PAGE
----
"Wine needs food" is the customary mantra, but I'm not sure how devoted Americans have ever been to that idea. We've been a country of beer and cocktail drinkers since the end of Prohibition, and as wine has become more mainstream in the past 20 years, it has become another alcoholic beverage that's OK to drink by itself.
I trace the origins of that back to the early 1980s when white Zinfandel and wine coolers were fashionable. (Bartles & Jaymes anyone?) People didn't drink them with a meal—they were grownup soda pop. Later, when consumers discovered Chardonnay, that became ubiquitous at bars and cocktail parties, as well as the dinner table.
When I moved to Sonoma County 20 years ago, people were sipping Merlot and Zinfandel and even Cabernet Sauvignon without food. It just seemed natural in wine country, but the rest of America was only a few years behind on the same idea.
Clearly one factor was health. The "French Paradox," a 1991 report broadcast on 60 Minutes, first touted the potential health benefits of red wine. American consumers went looking for soft and sippable reds and became devoted to Merlot and, more recently, Pinot Noir.
When the low-carb diet craze followed soon after, there was another reason to switch. A typical American beer has 10 grams of carbohydrates or more, while a standard glass of wine is half that or less.
Carbs and heart health don't mean much when you're 25, but for my generation—born on cusp of the Baby Boom and Gen X—it's crucial. I still enjoy beer, but anything more than a pint and I feel waterlogged, and considering the size of martinis they shake up at restaurant bars these days, there's no room for wine with dinner afterward.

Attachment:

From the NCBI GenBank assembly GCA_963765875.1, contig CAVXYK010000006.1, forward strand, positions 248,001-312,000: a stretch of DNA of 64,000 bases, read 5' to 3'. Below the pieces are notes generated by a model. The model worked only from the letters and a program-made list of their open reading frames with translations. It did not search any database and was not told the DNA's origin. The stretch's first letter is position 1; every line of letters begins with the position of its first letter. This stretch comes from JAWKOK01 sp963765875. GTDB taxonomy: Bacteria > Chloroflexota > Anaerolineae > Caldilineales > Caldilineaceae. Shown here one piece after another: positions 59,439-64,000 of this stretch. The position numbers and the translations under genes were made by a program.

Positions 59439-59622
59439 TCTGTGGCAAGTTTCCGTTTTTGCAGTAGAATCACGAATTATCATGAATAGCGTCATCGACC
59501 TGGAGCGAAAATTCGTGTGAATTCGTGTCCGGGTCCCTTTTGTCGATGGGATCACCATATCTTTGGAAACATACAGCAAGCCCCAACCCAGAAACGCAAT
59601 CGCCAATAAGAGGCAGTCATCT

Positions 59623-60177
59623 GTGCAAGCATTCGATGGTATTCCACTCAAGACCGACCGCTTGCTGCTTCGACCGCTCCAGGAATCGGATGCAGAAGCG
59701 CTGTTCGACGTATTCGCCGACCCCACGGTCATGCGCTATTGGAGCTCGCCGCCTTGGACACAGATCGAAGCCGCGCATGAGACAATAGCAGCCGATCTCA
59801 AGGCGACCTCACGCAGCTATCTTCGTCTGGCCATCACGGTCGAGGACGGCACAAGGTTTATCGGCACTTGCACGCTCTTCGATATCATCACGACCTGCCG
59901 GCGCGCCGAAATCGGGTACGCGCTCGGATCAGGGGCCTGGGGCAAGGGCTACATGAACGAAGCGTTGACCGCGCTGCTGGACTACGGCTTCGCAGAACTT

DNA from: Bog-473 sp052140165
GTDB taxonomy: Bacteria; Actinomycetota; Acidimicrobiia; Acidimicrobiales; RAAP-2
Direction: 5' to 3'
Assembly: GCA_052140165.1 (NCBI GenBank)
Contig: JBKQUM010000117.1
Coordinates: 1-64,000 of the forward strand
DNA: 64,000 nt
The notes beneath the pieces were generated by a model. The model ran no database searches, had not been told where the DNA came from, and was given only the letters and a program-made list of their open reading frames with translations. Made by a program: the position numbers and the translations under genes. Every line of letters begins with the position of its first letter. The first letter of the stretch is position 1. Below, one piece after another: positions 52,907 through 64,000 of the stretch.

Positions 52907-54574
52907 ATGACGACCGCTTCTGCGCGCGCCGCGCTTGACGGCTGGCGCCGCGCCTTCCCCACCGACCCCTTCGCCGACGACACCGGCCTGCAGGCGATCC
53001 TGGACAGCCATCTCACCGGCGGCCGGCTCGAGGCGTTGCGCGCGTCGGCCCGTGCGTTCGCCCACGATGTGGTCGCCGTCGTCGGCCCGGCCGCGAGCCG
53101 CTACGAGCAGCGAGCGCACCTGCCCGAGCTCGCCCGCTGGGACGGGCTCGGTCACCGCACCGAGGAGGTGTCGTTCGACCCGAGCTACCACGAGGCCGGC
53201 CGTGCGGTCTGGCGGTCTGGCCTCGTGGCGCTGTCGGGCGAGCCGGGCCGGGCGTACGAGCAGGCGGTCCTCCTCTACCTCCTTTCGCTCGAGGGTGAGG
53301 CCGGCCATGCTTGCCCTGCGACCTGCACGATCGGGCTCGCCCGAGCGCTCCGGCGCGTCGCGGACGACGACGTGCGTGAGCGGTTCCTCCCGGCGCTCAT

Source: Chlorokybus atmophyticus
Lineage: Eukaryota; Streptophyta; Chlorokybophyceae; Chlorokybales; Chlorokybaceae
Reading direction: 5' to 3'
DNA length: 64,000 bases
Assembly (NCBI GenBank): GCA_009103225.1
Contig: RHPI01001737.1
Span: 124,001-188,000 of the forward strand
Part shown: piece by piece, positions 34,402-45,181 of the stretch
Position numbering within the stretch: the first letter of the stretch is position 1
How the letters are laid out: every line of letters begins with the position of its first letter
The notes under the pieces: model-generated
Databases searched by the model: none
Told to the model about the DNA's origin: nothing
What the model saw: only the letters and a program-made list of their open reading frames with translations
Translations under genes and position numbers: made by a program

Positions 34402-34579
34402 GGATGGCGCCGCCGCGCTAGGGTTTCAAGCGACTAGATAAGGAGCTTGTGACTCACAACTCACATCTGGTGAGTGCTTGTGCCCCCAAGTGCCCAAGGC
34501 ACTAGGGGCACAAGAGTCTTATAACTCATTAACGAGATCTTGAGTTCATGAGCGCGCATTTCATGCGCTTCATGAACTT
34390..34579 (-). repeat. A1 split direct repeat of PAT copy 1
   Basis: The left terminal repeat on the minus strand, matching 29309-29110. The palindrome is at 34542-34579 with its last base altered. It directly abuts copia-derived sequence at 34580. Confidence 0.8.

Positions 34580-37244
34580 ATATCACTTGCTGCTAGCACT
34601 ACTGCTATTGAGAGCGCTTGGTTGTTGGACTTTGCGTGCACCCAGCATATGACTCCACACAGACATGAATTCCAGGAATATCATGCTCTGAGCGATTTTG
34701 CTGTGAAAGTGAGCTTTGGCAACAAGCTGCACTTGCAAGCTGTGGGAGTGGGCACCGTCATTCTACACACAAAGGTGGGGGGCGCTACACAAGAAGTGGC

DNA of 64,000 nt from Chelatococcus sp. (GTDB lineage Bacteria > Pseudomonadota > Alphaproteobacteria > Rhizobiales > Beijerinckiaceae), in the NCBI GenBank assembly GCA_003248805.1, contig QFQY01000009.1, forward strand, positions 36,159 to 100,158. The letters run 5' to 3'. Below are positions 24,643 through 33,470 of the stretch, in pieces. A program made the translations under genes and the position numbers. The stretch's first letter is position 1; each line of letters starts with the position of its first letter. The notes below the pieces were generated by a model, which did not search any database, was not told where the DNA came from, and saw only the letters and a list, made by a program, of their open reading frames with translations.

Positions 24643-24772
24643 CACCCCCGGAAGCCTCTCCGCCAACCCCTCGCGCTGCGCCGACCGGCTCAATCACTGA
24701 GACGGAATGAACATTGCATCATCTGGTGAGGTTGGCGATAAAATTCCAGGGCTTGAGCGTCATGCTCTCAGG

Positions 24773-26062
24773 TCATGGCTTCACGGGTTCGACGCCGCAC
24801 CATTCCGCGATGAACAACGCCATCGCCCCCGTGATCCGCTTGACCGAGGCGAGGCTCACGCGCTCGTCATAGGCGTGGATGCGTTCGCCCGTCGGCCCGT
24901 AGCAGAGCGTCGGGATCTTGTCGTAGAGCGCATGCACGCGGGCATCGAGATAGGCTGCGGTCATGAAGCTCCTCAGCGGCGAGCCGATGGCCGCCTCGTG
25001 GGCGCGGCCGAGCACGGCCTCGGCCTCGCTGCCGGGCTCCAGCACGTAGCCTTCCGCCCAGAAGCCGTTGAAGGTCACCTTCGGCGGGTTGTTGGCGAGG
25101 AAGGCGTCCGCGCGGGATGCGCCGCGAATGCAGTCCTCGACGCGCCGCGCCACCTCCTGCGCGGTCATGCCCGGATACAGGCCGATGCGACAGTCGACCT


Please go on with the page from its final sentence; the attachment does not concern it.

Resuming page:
I grew up in the Midwest and worked in the South, and before I moved to California, my friends mostly drank beer or bourbon or vodka. It wasn't until I reconnected with them on Facebook in recent years that I realized how many have switched to wine. Let's face it: By the time you reach 40, wine just seems more civilized, even in highfalutin'-hatin' small-town America.
Wine traditionalists will scoff at the idea of drinking wine by itself. Typically, they knock New World wines because "they don't go with food." I'm not sure Americans really care. And I'm OK with that. How about you?
Daniel Sherer — Healdsburg, CA, USA — March 28, 2012 11:44am ET
Allan Pannizzo — Long Island, NY — March 28, 2012 11:54am ET
Mark Lyon — Sonoma, CA; USA — March 28, 2012 12:44pm ET
Tim Fish — Santa Rosa, CA — March 28, 2012 4:31pm ET
Tim Mc Donald — Napa,CA — March 28, 2012 4:32pm ET
Priyavrat Patel — Berlin, CT — March 28, 2012 7:42pm ET
Joe Dekeyser — Waukesha, WI — March 29, 2012 10:08am ET
John Sgarlata — Wauwatosa,Wisconsin — March 29, 2012 12:28pm ET
Don Rauba — Schaumburg, IL — March 30, 2012 12:59am ET
James Moseley — Rome,GA — March 30, 2012 12:51pm ET
Jan Fridrichsen — Birmingham, AL — March 30, 2012 2:08pm ET
Gregory C Deangelis — Rochester, NY — March 30, 2012 2:28pm ET
Mark Sinnott — Seattle, WA — March 30, 2012 4:06pm ET
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